From above, shrimp farms are a typical site along vast stretches of coastline across SE Asia – turning the landscape into a mosaic of natural mangrove forests blotted out by rectangular ponds. The destruction of mangrove landscapes not only appears as a blight on the coastline, but also takes away the various benefits that mangroves bring with them.
The industry (back then) proved extremely destructive for coastal forests around southern Thailand as most shrimp ponds would function only for a few years before being abandoned due to disease, only to clear even more mangroves for a quick profit.
Thung Yor is a small village located in Krabi Province, southern of Thailand. The area that surrounds the village was mostly turned into shrimp farms in the early 90s, along with oil palm and rubber plantations, but there are still small areas of forest which is connected to the Andaman Sea by tidal streams. More recently, patches of abandoned shrimp ponds have been returning back into mangroves, thriving and luscious as they once were thanks to the restoration work of Mangrove Action Project (MAP). After a couple of years of raising shrimp, the sites expired at Thung Yor, allowing for a restoration that included 3 abandoned ponds, 1.6ha total in size.
The restoration work began in 2017, along with local communities and stakeholders, and after just a few years, the area is now full of plants and trees, colonised by 12 mangrove species, and 3 associates, while many species of crustacean, mollusk and fish returned for the local people. The restoration required not a single hand to plant a propagule, but with the water flow corrected, natural regeneration could occur in the landscape and bring back its original state.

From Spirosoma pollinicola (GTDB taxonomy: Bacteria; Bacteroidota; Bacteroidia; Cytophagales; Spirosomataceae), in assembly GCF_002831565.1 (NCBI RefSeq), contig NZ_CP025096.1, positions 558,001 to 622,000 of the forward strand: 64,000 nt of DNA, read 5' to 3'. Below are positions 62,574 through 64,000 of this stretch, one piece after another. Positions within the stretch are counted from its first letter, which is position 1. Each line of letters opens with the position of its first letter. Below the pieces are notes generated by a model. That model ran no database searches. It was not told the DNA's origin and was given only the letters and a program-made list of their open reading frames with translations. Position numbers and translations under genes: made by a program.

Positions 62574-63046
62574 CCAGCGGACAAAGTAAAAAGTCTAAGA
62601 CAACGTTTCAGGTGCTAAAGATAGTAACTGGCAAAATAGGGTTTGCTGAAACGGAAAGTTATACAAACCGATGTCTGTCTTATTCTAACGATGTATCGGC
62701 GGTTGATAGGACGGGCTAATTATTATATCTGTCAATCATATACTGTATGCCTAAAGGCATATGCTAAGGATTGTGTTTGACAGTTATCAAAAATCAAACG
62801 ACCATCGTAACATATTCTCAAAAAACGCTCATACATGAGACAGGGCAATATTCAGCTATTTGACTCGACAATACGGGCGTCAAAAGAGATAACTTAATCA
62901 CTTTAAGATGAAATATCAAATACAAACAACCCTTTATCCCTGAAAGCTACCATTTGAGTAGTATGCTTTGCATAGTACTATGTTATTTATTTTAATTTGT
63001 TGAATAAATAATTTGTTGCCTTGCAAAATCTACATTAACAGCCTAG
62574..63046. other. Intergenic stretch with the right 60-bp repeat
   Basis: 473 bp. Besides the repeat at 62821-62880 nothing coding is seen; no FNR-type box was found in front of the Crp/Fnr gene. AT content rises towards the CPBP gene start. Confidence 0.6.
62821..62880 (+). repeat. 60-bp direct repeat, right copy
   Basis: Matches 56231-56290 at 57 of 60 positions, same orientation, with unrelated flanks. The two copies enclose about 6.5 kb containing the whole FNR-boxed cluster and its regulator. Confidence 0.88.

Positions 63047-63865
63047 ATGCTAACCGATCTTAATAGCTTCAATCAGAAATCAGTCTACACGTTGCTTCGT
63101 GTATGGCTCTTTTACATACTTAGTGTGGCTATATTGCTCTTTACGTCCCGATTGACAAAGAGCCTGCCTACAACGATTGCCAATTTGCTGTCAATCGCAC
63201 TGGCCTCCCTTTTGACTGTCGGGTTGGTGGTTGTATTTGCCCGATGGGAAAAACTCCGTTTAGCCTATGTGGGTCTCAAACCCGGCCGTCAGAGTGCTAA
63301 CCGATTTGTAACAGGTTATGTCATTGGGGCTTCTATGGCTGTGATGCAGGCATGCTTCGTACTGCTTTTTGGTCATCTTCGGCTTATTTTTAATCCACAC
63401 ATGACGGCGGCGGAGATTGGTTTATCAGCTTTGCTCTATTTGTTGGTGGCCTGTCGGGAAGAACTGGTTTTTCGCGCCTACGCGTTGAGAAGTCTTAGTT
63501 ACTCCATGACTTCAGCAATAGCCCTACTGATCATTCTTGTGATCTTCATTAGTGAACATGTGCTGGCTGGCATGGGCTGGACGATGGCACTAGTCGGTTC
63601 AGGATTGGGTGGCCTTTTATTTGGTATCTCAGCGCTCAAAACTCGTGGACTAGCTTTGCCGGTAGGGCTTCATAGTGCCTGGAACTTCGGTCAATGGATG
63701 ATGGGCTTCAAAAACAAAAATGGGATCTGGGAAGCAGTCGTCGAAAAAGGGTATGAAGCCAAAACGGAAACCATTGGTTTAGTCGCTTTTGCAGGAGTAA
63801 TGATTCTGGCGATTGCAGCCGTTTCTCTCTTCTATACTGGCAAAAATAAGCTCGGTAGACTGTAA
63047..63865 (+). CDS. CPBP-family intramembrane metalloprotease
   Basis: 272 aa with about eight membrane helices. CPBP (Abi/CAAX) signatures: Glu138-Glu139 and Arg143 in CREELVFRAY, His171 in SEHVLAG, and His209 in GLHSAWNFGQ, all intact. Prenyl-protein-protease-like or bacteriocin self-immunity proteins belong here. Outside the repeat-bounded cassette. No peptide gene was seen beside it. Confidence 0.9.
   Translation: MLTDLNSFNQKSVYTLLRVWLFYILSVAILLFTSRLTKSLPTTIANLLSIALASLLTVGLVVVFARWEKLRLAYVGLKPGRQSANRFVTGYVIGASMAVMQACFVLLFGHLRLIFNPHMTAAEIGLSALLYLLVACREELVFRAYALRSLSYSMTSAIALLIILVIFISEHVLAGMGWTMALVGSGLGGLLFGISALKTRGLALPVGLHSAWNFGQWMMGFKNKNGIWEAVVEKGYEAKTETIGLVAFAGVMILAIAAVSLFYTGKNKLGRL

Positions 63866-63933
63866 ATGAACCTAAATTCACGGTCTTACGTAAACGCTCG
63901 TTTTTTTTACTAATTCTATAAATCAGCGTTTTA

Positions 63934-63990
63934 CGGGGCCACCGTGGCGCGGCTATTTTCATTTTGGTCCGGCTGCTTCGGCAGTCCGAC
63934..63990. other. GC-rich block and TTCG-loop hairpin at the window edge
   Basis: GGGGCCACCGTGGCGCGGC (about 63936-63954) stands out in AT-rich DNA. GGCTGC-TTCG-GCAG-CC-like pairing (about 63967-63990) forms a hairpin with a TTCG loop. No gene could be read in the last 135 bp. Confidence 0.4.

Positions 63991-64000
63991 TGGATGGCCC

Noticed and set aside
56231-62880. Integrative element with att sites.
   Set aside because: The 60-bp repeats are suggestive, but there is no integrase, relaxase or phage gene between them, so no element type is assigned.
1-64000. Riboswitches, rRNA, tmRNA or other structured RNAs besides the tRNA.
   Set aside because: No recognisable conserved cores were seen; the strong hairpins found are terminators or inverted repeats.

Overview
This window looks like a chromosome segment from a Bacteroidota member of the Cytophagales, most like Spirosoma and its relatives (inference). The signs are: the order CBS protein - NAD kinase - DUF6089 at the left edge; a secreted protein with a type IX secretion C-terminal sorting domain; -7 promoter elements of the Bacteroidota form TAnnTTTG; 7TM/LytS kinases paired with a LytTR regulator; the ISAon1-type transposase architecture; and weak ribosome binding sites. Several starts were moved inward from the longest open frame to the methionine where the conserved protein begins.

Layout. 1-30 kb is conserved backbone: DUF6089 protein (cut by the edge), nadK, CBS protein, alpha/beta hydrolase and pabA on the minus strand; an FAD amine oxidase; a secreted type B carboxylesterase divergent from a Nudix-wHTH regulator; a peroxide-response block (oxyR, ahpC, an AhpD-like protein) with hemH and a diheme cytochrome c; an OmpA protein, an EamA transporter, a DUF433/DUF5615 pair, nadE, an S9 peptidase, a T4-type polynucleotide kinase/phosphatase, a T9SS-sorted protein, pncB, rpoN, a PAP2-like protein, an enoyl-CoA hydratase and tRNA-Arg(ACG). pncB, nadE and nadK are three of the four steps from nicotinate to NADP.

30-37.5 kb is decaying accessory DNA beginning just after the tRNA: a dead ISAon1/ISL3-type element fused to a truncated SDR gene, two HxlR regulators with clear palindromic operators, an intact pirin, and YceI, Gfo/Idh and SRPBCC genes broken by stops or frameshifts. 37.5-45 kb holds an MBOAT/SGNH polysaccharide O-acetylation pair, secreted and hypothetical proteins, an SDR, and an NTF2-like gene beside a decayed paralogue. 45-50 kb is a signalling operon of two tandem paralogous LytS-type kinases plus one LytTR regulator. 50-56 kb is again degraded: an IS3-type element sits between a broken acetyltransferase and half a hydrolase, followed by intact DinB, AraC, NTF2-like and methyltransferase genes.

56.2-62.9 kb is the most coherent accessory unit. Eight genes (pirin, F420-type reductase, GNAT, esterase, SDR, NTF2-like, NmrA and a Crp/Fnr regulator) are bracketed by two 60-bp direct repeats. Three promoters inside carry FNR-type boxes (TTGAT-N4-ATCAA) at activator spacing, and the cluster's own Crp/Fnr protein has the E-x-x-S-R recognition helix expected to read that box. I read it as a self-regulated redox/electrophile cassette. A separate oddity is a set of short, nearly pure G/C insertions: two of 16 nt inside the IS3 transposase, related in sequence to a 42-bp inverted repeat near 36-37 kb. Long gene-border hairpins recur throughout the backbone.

The species listed below all returned naturally along the tide during natural regeneration.
True Mangroves: 12 total
Acanthus ilicifolius, Acrostichum speciosum, Avicennia alba, Avicennia marina, Bruguiera cylindrica, Bruguiera gymnorhiza, Ceriops tagal, Excoecaria agallocha, Rhizophora apiculata, Sonneratia alba, Xylocarpus granatum, Xylocarpus moluccensis, Heritiera littoralis.
Mangrove Associates: 3 total
Derris trifoliata, Finlaysonia maritima, Pluhea indica.
Over the course of nearly two decades, MAP Project has undertaken 15 demonstration sites of abandoned shrimp ponds across the Andaman coast in Thailand, using a specific method to successfully re-establish a healthy mangrove where there was simply barren land. Rather than planting mangroves, they have developed ‘Community-based Ecological Mangrove Restoration’ (CBEMR) as true ecosystem restoration is not only about replacing the original area but regenerating the landscape to its original state.
Unlike many planting projects, CBEMR works with nature and takes into account mangrove ecology and biology to restore degraded mangroves by mimicking natural processes. Natural regeneration has the advantage of not only producing a more biodiverse mangrove, which increases its resilience to climate change, but also potentially more economical as it avoids the costs of nurseries and planting out. And best of all, it involves local communities and local stakeholders from the onset, ensuring that those living within the area will become guardians of their regenerating forests.